Thursday, November 29, 2012

Good Decision Making Lessons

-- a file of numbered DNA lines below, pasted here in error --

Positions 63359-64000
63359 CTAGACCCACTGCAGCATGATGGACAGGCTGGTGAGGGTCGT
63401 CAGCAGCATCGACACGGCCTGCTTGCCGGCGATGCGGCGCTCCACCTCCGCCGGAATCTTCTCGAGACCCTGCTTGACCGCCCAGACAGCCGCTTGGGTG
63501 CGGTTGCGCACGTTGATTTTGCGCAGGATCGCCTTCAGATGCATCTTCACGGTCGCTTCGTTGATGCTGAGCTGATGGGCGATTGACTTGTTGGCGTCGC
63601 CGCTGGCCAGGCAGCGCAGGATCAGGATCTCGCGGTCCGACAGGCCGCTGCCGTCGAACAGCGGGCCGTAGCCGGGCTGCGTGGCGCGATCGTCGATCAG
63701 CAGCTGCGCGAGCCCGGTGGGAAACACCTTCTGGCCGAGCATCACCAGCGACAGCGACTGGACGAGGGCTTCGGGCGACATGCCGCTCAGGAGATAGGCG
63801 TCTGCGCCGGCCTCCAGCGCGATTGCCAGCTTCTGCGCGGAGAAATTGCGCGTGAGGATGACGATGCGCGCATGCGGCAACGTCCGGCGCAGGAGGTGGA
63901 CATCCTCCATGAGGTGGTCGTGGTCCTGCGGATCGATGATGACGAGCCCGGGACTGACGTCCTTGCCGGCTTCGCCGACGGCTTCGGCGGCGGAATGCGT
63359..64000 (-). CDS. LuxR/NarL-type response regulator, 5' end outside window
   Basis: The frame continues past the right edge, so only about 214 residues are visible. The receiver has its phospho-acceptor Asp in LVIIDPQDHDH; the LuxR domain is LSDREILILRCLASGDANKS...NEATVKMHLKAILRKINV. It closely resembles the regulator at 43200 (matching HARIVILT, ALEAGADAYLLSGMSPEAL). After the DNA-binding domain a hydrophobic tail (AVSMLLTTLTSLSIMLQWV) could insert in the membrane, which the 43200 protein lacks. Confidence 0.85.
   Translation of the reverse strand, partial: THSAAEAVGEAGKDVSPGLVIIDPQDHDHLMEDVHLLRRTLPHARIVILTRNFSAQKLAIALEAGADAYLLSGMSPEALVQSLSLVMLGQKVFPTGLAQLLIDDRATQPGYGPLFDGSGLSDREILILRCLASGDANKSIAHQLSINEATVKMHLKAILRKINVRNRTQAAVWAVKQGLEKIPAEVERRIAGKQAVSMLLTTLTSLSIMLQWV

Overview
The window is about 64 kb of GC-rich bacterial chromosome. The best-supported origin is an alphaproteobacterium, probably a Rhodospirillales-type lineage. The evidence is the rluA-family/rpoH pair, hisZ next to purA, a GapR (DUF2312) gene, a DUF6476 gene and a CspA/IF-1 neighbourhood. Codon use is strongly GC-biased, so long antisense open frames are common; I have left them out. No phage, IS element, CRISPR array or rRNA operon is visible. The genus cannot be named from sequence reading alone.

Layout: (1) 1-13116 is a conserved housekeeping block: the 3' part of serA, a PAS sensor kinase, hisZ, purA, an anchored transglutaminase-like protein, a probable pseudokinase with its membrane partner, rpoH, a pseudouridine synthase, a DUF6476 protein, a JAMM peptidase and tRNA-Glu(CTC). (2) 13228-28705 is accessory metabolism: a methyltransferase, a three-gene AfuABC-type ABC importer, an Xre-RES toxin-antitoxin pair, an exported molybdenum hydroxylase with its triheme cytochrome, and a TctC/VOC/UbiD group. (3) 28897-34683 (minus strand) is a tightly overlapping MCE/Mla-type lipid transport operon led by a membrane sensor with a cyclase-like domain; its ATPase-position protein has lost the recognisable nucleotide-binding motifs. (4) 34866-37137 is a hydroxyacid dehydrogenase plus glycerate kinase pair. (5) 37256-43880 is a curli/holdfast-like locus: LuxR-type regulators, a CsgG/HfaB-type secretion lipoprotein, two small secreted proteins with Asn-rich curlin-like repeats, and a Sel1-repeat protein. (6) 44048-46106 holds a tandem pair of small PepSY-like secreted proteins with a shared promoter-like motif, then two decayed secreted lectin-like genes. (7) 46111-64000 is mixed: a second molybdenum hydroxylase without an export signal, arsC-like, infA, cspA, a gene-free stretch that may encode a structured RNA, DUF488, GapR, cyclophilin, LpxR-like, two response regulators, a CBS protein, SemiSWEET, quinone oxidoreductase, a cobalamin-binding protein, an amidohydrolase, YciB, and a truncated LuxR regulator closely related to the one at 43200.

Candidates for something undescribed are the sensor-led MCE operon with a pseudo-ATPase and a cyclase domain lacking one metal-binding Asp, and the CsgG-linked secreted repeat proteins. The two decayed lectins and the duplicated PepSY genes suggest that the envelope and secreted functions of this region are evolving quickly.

A colleague made an observation about this week's Torah portion with regards to how to best make decisions - I'd like to share it with you. I'm sure just about all of you have had the conversation that goes something like, "where would you like to eat?" "I don't care, I'm open to whatever you like." And then chaos ensues. What's wrong here? We may think we are being helpful by "being open" to our friend's interests, but are we? Here is where Rabbi Jonathan Bernhard's observation comes in: In the parshah this week, Jacob is very insistent about giving some gifts to his brother Esau, as part of their reunion. Esau however, isn't so interested in them, but Jacob presses him. Now normally, you'd think giving gifts is a good thing, right? And yet here, is Jacob giving Esau gifts because he is a caring and loving brother, giving Esau things he really needs or would like? Or is Jacob's motivation something else? Might he be more concerned about what meeting the brother you deceived twice and who now meets you after twenty years with an army might be planning to do to you? Might you really only be thinking about yourself? The dinner example is the same thing, though more close at hand. If we're with a good friend, spouse or someone we "know" - we may realize that this person sometimes, or frequently, or maybe just today, will be best helped by our actually picking a place. Throwing back on someone, who has maybe had a really tough, stressful day, or someone who is usually indecisive, yet another choice - that may be the worst thing you can do. Being truly attentive to those around us, and how even seemingly small things might impact them, that is a key lesson about decision-making we see in this week's parshah. Shabbat Shalom, Rabbi Benson

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